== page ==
Handel: Giulio Cesare

Our rating 
5.0 out of 5 star rating 5.0

LABELS: Opus Arte OA
WORKS: Giulio Cesare
PERFORMER: Sarah Connolly, Angelika Kirchschlager, Danielle de Niese, Christophe Dumaux, Patricia Bardon, Christopher Maltman, Richid Ben Abdeslam; Glyndebourne Chorus; OAE/William Christie; dir. David McVicar (Glyndebourne, 2005)
CATALOGUE NO: 0950 D (NTSC system; dts 5.1; 16:9 anamorphic)
They came, they saw, they conquered. William Christie, conducting, and David McVicar, directing, created one of the great Giulio Cesare productions of our time when they unveiled their riveting reinvention of Handel’s opera seria at Glyndebourne last summer. Virtuoso at every level, its skill lay in combining a Baroque framework with Bollywood exuberance, fierce violence with near farce in an evening of theatre which determined to reinstate Handel as entertainer supreme.


And this record on film, in which the camera zooms into tiny telling details as deftly as the production’s own scene changes, is a worthy matching masterwork. Its extras include Ferenc van Damme’s elegantly made features on the creative teamwork, and on Danielle de Niese, the Cleopatra. She, like the entire cast, was handpicked by McVicar, and her youthfulness and dusky sensuality give her performance a rare truthfulness. Her Caesar is a woman: the decision to cast a mezzo in the castrato role works superbly well in the voice and body language of Sarah Connolly. A deeply thoughtful Angelika Kirchschlager and Patricia Bardon are the anguished Sesto and Cornelia.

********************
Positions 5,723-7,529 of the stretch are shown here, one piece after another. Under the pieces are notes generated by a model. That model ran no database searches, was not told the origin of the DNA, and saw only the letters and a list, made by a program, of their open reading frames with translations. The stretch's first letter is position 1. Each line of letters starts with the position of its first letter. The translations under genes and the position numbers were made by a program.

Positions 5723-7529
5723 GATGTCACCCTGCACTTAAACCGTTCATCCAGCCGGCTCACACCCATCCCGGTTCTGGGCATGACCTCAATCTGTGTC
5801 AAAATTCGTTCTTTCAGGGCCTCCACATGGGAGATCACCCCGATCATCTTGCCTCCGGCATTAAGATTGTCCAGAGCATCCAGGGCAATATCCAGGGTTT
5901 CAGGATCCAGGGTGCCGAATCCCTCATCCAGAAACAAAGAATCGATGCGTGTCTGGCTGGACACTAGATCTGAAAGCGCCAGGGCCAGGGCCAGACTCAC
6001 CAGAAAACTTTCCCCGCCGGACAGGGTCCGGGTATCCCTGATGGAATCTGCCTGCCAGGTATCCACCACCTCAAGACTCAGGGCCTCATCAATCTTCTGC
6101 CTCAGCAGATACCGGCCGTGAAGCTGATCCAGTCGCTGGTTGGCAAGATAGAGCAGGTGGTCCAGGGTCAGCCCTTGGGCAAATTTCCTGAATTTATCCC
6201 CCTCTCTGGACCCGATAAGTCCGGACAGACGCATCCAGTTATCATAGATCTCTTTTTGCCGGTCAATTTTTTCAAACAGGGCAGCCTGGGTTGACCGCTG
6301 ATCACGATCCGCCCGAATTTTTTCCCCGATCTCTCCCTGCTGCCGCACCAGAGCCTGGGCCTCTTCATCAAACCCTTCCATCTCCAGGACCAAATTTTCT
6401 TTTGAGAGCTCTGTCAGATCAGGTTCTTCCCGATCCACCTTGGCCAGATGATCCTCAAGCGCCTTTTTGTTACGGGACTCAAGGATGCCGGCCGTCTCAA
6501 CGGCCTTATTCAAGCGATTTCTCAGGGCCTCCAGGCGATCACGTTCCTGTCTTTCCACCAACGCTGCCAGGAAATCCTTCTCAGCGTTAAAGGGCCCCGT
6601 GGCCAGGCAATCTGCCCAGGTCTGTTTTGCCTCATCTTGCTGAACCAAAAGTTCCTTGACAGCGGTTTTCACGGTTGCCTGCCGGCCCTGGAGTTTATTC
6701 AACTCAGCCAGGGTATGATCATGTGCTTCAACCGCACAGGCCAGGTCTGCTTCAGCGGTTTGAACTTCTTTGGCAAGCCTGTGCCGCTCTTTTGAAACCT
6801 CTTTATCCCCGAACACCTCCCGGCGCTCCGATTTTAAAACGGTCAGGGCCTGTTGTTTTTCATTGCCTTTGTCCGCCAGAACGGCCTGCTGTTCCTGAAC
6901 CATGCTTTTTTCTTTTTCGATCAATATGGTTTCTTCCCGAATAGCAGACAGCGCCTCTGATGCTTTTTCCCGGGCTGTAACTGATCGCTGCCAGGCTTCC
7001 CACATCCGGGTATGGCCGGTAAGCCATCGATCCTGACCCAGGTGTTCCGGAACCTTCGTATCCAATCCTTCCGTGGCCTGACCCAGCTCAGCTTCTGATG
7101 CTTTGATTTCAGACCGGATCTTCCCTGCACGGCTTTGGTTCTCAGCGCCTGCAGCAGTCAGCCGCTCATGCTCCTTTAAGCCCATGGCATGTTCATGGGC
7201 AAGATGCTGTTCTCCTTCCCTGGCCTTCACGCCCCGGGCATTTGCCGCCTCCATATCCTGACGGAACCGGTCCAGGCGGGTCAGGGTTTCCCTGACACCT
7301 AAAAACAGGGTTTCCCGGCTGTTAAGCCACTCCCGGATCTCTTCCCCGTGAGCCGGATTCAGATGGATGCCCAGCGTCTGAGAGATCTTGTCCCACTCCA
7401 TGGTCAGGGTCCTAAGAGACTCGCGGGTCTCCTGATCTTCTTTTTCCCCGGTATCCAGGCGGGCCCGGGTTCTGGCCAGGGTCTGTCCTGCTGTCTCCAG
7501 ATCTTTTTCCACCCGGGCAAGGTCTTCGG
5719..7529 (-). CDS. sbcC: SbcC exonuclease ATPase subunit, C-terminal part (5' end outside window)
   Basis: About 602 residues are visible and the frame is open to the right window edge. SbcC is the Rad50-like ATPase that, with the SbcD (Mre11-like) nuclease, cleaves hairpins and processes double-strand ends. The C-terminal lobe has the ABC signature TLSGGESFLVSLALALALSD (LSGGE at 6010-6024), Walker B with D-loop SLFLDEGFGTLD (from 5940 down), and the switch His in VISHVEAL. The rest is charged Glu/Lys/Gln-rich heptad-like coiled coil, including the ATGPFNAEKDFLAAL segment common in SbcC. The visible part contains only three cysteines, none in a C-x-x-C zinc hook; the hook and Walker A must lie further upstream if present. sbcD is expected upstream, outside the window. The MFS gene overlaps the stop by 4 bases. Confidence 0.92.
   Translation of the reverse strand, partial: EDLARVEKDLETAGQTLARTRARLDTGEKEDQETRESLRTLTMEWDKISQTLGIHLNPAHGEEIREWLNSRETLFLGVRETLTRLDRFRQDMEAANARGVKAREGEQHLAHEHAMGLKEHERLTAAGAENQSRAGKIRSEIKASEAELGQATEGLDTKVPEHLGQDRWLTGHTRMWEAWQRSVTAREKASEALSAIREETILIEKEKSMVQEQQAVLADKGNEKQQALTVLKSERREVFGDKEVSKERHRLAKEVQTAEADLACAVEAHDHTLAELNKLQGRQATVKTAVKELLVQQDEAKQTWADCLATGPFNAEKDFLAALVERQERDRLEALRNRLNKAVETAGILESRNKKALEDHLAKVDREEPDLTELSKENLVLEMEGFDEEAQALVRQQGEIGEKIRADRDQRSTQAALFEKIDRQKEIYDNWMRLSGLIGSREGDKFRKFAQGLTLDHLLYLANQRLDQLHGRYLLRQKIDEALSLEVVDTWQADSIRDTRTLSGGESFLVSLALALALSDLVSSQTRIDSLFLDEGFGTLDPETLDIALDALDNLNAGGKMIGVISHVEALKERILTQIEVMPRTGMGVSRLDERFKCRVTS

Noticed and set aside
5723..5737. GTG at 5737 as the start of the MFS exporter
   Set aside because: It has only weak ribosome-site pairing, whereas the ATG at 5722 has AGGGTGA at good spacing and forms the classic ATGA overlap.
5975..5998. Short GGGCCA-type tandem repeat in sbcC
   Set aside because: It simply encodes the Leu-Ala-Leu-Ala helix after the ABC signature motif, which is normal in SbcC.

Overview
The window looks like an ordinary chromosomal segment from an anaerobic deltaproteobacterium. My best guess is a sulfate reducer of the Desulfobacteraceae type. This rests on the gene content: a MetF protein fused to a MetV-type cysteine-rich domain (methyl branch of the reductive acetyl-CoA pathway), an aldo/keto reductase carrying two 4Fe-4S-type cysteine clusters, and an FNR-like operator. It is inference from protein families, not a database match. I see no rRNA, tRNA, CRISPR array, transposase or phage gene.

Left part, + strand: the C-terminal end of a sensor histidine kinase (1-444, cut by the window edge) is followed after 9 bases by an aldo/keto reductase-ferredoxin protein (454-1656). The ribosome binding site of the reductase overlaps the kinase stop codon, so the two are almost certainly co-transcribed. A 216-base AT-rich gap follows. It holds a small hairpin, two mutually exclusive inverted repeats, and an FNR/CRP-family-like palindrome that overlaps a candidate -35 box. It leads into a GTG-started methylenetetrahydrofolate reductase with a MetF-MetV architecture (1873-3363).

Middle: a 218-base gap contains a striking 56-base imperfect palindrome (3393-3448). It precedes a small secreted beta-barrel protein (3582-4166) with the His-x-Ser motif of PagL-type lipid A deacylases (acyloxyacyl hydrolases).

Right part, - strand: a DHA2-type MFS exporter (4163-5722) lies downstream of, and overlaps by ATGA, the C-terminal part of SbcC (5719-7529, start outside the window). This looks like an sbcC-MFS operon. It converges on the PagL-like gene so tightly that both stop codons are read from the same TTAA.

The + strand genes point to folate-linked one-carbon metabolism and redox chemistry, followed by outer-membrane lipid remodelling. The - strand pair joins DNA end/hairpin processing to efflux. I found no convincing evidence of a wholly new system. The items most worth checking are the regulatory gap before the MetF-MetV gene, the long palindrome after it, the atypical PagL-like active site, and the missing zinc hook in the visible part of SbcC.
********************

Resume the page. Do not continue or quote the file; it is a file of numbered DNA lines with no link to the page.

The Orchestra of the Age of Enlightenment breathes as if it were a singer, with the singers; and the emotional energy of the arias’ da capo sections and of the dance routines is irresistible. Hilary Finch.